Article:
Accomplished California Teachers Take on Professional Evaluation Issues

June 4, 2010

In the effort to rout ineffective teachers out of the system, teachers’ voices—even voices of some very good teachers—have been shouted down. Yet, what makes an effective teacher (one who can positively affect a student’s academic career) has neither been well-studied, described nor agreed upon, according to a number of studies cited in a new report by the Accomplished California Teachers, or ACT*.

More importantly, how do the good teachers become the best over the tenure of their careers?

At 41 pages, ACT’s report, supported by the National Board Resource Center at the Stanford School of Education and influenced by Linda Darling Hammond, is worth reading for anyone interested in improving teaching and learning in our schools. As the authors state in their introduction:

“We chose to begin here because we believe that without a common understanding of what constitutes teaching quality and how teachers should be evaluated, any further conversation about improving teaching will be inconsequential.”

The report makes concrete recommendations, based on “research, analysis of existing policies, input from academic experts, and our own experiences as promoters of quality teaching” in order to transform teacher evaluation into a tool that could “advance the quality of teaching across California.” (p iii)

Teachers and administrators will recognize many of the challenges and pitfalls identified in the current evaluation system under “what’s wrong with the current system?” including the lack of training and resources for administrators to support a cohesive and useful evaluation system, a focus on compliance rather than improvement, and a perfunctory approach that does nothing to improve instruction. (p 5)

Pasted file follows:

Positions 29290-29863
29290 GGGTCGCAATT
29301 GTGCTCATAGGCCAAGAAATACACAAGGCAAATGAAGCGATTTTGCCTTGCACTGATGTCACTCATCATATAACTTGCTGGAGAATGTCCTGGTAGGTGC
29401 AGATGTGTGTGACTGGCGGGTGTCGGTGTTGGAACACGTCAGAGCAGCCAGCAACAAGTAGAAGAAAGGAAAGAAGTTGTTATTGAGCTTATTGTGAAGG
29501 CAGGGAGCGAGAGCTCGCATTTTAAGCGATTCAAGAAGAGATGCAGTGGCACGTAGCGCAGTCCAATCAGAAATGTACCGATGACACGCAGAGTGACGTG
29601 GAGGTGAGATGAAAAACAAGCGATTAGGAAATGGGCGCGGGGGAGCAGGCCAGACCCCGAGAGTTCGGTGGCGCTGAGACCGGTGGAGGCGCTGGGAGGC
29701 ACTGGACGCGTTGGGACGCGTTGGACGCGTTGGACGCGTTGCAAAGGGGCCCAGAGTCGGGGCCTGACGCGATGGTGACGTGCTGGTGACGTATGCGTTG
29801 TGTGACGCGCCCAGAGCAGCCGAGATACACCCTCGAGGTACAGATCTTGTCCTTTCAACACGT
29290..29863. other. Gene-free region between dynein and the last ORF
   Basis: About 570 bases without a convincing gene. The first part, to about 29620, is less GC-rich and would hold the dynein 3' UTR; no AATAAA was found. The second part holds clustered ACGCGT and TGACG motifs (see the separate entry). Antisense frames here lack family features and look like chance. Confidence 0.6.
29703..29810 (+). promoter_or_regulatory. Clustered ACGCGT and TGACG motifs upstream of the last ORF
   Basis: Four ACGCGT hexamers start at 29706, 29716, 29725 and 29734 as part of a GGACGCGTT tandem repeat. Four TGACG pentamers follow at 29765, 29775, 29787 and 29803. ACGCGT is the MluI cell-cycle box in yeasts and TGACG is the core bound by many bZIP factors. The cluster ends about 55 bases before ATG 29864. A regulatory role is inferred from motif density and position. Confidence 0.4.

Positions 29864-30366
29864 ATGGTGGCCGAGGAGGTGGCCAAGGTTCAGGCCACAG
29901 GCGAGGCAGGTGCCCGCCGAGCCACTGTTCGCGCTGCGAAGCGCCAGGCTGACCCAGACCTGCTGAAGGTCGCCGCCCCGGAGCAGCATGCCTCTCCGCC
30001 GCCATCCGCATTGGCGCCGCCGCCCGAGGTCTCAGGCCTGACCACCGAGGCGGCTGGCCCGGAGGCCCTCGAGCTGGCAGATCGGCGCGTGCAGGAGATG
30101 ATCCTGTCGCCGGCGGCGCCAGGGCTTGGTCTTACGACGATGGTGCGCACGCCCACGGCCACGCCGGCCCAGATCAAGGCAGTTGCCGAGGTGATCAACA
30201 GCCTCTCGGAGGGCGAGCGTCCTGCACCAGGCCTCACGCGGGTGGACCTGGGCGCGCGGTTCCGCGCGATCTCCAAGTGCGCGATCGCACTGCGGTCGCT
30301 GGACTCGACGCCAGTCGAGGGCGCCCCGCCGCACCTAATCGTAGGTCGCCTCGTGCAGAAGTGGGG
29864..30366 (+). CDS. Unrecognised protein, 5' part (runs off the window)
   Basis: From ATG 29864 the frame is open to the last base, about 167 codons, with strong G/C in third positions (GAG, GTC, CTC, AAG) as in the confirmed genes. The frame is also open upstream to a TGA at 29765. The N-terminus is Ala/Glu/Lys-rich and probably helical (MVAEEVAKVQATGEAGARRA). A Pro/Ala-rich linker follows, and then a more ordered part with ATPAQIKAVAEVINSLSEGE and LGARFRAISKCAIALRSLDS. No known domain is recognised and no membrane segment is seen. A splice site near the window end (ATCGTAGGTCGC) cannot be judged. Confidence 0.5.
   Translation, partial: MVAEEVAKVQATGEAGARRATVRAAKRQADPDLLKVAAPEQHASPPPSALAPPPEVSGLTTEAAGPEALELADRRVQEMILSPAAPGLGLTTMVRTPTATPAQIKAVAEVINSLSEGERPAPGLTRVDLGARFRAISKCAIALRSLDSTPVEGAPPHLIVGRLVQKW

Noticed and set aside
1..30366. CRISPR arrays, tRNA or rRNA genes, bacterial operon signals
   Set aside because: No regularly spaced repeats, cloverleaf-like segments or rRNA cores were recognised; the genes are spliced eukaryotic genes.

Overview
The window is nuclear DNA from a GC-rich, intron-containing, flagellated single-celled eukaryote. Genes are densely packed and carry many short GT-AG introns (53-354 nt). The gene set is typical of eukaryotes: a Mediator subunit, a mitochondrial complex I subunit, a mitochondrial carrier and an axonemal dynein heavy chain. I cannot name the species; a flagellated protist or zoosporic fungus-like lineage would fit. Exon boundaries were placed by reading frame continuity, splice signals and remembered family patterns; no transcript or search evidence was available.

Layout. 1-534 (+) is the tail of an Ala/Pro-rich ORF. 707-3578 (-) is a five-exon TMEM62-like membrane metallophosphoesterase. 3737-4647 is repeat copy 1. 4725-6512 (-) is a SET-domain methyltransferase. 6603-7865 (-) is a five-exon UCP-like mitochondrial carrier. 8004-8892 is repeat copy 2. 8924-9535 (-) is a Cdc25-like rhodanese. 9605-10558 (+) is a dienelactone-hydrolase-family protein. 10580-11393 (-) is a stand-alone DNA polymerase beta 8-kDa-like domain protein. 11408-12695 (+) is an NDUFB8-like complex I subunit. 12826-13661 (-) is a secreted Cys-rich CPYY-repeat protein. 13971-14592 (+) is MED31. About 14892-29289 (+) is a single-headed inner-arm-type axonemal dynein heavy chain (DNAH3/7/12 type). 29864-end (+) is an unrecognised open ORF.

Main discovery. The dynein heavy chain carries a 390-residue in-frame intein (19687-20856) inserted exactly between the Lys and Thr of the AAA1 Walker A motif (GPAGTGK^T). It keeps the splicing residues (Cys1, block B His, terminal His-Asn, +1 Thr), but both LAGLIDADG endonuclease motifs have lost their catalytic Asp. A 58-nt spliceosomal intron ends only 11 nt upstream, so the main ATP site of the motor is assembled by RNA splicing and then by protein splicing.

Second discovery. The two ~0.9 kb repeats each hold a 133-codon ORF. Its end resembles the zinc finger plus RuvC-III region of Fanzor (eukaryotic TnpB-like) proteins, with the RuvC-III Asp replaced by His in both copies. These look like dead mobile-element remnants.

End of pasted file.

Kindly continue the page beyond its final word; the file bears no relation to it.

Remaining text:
One part of the solution proposed by ACT—a solution that could be put into place now by Professional Learning Communities— is to use the kind of formative assessments that  work for students in the teacher evaluation process. As they say in the report:

“Formative assessment in the hands of a skillful teacher not only helps the teacher keep track of student learning as it unfolds, but it also ensures that students are aware of the goals for their learning, know what constitutes evidence of mastery, and what they need to do to move forward. Unfortunately, few of us experience that kind of sophistication in assessments of our teaching. Teaching assessments are still top-down, superficial, and lacking meaningful feedback and recommendations for growth to the teacher. It is sadly ironic that the kinds of successful teaching practices that both teachers and researchers have identified as effective in promoting student learning are not similarly used to promote teacher learning.” (p 7)

Contrasting case studies (pages 34-35) offer helpful views of evaluation based on compliance versus evaluation processes that promote better teaching.

*Accomplished California Teachers (ACT) is a new teacher leadership network for the state of California funded by the Stuart Foundation and the Hewlett Foundation, and housed under the umbrella of the School of Education at Stanford University.

Visit ACTs blog.

Download the report from ACT

Anthony Cody is a founding member of ACT and an EdWeek blogger. Read Anthony Cody’s post about the report.